In accordance with the invention, as illustrated by the block diagram of FIG. 2A, one embodiment of random number generator 200 a for generating the retransmission time interval for computer system 111, includes a data-based number generator 210 a, a timer-based number generator 220 and a number combiner 230. A suitable data-based input stream, e.g., outbound data packets, is provided to an input node 210 a 1 of data-based number generator 210 a. In turn, the output nodes of generators 210 a, 220 are coupled to the input nodes of number combiner 230.
As shown in a flowchart 1030 a of FIG. 2B, data-based generator 210 a produces a data-based number in response to the data-based input stream (step 2010 a), while timer-based number generator produces a timer-based number (step 2120). Combiner 230 performs a bit-by-bit “exclusive-OR” (“XOR”) of the data-based and timer-based numbers produced by generators 210 a, 220, respectively, to generate a random number for determining the back-off time interval (step 2030). Other suitable logical and/or mathematical functions can be substituted in place of the “XOR” function, e.g., “OR”, “NAND”, addition, and multiplication.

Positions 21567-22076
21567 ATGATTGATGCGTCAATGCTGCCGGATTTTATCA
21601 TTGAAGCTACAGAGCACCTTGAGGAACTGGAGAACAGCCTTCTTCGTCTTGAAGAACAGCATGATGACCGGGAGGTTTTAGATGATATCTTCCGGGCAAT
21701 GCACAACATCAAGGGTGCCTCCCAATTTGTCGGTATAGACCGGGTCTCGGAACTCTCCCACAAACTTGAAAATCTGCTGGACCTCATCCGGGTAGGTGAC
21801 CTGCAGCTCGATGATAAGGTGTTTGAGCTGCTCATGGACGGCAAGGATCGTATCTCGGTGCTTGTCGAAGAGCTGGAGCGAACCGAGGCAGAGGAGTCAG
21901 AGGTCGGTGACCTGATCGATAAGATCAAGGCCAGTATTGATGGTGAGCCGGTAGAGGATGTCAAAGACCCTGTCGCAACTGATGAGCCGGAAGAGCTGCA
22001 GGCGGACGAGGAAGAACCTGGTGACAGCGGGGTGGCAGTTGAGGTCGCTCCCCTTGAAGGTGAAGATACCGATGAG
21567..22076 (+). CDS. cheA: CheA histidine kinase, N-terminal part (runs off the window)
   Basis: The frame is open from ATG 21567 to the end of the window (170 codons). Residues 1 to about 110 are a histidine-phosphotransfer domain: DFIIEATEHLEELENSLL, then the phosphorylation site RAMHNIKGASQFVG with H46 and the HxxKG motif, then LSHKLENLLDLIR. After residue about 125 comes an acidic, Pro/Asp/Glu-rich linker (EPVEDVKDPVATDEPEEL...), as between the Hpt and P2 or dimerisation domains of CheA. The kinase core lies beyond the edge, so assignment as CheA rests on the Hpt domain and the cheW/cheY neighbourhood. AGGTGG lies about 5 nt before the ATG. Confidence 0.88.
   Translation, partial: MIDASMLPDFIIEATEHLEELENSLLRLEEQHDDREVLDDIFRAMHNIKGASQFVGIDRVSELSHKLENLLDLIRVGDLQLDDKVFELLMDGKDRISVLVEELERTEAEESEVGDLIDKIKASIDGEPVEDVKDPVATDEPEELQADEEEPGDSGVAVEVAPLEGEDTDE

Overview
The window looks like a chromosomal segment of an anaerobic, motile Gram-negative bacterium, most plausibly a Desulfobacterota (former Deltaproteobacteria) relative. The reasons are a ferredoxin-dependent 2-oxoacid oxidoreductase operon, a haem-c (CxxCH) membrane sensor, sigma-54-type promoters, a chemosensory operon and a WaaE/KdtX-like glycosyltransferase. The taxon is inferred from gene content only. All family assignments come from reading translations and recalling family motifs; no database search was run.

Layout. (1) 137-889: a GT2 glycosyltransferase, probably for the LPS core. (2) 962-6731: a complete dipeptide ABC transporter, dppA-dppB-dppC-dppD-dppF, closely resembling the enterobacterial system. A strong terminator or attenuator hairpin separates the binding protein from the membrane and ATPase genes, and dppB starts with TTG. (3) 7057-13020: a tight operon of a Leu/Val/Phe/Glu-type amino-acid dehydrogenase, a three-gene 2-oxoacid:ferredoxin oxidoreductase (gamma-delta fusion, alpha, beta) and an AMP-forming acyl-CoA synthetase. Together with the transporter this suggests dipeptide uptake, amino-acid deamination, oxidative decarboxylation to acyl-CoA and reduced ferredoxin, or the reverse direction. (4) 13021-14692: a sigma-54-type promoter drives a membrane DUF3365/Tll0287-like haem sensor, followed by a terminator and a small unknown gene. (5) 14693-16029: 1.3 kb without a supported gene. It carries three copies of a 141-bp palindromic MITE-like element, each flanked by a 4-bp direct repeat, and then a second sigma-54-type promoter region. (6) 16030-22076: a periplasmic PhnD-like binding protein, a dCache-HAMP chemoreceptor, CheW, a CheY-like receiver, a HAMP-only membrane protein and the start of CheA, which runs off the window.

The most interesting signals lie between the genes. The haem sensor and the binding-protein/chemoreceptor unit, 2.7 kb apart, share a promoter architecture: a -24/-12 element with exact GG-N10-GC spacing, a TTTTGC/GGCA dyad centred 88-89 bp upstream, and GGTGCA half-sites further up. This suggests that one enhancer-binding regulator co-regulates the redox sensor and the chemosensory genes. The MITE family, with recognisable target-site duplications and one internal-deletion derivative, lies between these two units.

In this embodiment, word sizes “d”, “t”, “r” are the same size (10 bits wide) and all “r” bits are used to determine suitable back off intervals for computer system 111. In other implementations, words sizes “d”, “t”, “r” may be different and/or a subset of the “r” bits may be used. For example, random number generator 200 a may provide subsets of the “r” bits for multiple network interfaces (not shown) of computer system 111 or for any other circuit(s) (not shown) of computer system 111 requiring random numbers.